The first season of Netflix’s space-themed workplace comedy Space Force set us up to get to know General Mark Naird, Steve Carell’s Chief of Space Operations for the sixth branch of the United States Armed Forces, and his cohorts, who have been tasked by the POTUS to get “boots on the moon” by 2024.
Things went … askew, shall we say. Mark had to uproot his wife, Maggie (Lisa Kudrow), and his teen daughter. Erin (Diana Silvers), from Washington, D. C., to Colorado; Maggie was devastated by the move, and for some reason that remained a mystery throughout season 1, she landed in prison, with a 40-year sentence. Erin missed her friends and bonded with astronaut Angela (Tawny Newsome) more than her school peers; Mark butted heads with “F. Tony” (Ben Schwartz), Space Force’s slick social media director; Mark also suspected his ally and lead scientist, Dr. Adrian Mallory (John Malkovich), of being a spy and outed him in the process; and Dr. Chan Kaifang (Jimmy O. Yang), Adrian’s assistant, tried to forge a social life while also proving himself to Adrian at work.
It all pays off in the shortened – seven episodes – sophomore season, as the characters evolve in lovely ways, and new connections lead to the emergence of a work family ready to take on anything the government, the political agendas of military rivals, and romantic entanglements may throw their ways.
Rotten Tomatoes talked to Schwartz, Silvers, Newsome, and Yang about the new season and came up with a few reasons you might want to consider a Space Force binge in your weekend plans.
(Photo by Diyah Pera/Netflix © 2021)
Tony, we learn, has been somewhat misunderstood, and his relationship with boss Mark takes a turn that, along with his own maturation, makes Tony one of the most endearing members of Space Force.
“It was something that we were trying to play with a little bit in season 1, and I got to talk to all the writers and (series co-creator) Greg (Daniels) kind of met with all of us separately … and we talked about things that we thought, and I was like, ‘We really think that Mallory’s the person that Tony can talk to, but Mark Naird is the person he always wants to impress,’” Schwartz says.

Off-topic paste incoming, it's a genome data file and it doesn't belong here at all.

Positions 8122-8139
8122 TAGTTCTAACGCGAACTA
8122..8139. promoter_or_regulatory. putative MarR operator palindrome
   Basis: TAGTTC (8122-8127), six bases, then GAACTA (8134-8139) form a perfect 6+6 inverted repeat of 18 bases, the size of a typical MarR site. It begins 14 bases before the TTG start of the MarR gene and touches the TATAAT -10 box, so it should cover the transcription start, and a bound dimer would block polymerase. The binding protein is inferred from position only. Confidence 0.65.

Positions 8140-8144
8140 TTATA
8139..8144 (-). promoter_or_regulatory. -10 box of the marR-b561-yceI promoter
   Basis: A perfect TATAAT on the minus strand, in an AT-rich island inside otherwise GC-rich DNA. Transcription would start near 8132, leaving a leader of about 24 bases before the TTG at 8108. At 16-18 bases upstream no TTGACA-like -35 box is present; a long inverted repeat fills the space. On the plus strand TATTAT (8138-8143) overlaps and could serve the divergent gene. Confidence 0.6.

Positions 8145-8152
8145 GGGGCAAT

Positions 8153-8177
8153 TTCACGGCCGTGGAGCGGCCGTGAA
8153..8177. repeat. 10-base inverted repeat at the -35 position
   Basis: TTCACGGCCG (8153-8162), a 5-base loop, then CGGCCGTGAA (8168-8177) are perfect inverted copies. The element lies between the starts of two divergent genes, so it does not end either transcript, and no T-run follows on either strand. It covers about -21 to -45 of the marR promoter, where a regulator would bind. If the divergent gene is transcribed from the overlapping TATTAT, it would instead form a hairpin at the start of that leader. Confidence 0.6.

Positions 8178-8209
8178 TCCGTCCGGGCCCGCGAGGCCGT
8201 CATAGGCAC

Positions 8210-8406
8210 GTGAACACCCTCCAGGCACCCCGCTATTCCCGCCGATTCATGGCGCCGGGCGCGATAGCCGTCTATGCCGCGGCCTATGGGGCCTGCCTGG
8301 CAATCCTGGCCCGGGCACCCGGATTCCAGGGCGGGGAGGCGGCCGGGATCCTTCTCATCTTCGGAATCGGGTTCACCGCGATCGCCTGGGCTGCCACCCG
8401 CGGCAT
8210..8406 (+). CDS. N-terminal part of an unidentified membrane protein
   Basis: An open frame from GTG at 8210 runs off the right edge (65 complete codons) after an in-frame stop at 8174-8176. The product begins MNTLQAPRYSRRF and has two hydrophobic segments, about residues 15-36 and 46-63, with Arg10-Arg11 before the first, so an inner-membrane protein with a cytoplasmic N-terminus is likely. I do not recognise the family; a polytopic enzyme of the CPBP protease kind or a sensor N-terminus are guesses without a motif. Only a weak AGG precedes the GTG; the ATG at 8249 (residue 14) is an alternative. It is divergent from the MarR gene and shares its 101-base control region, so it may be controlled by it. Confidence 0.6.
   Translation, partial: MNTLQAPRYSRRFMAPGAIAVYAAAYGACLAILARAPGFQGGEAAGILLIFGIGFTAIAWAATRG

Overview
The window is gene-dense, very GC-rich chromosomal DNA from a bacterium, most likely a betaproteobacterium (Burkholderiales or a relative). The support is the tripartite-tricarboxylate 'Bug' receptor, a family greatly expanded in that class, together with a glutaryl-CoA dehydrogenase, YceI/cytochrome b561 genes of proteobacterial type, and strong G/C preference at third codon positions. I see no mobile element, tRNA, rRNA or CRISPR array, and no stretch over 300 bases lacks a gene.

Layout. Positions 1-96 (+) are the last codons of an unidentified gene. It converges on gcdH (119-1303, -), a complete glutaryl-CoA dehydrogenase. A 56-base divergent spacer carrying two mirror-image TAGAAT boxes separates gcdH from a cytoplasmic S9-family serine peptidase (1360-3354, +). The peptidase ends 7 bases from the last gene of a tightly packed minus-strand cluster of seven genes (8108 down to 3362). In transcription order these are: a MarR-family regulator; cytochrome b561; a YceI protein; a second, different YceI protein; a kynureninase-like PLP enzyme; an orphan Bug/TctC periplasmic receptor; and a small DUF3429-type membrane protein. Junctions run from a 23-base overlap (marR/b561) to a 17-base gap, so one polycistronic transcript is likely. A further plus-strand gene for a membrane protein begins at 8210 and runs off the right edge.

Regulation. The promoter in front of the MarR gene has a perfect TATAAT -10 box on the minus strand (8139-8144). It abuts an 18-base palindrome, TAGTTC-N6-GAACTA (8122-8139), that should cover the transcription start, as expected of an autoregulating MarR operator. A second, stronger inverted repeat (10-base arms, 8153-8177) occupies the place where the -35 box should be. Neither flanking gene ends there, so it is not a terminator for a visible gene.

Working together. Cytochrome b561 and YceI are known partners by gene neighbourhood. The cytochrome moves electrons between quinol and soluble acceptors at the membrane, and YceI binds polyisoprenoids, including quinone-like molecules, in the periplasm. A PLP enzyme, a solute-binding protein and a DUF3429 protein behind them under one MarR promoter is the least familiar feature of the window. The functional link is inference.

And, as the audience learns, there’s a really good reason why Tony looks to Mark for a mentor/father figure bond.
“It was great to play,” he continues. “It’s always so fun to play a comedic character that also has a grounded nature to it. And you can also see where the comedy comes from and where the pain comes from. So all that stuff was super fun.”
(Photo by Diyah Pera/Netflix © 2021)
Romance takes center stage in season 2, for Mark and Maggie, and also for Chan and Angela, though it’s not smooth sailing for either couple.
“I like how they developed this year, and there’s a lot of interpersonal growth between the two,” Yang says of the new workplace couple. “So in a way, maybe they’re OK without each other, but also they still like each other very much, without giving too much away. So it really could go any way possible, but I think I want to see a happy ending.”
Newsome jokes about what she sees for Chan and Angela’s future: “I’m going to be bold, and I’m going to say marriage, and five kids.”
Erin spends a lot more time with her dad’s coworkers this season, and that has a big impact on her decisions about her future. Silvers has some fantastic bonding moments with Malkovich’s Adrian, and – spoiler alert – guest star Patton Oswalt who plays … well, you’ll see. But it’s a brilliant scene that helps Erin choose a surprising path that actually makes a lot of sense in the end.
“The episode was just so well-written,” Silvers says. “That was one of those episodes, I think, that it was so pivotal, and the intention was all there, so it was very easy to be connected to Erin and come to that conclusion and that decision.”
Yang pulled double duty in his role as Chan and as one of the Space Force writers this season.
(Photo by Aaron Epstein/ Netflix)
And finally, that question that was left hanging at the end of season 1 may or may not be answered this season. So we asked the cast what their theories are about why Maggie is going to be in prison for the next four decades.
Says Newsome: “It has to be some kind of a federal crime, because her prison, the security seems real lax, so it doesn’t seem like a place that houses violent offenders. And I don’t think Maggie would’ve done anything violent. So I don’t know. I think she sold some secrets or something, but I don’t know how that doesn’t get Mark Naird canned. My best guess is treason.”
Schwartz: “I think she was (selling) illegal Beanie Babies, and she did something with illegal Beanie Babies, and then her purpose was to get to jail, because she needed a break.”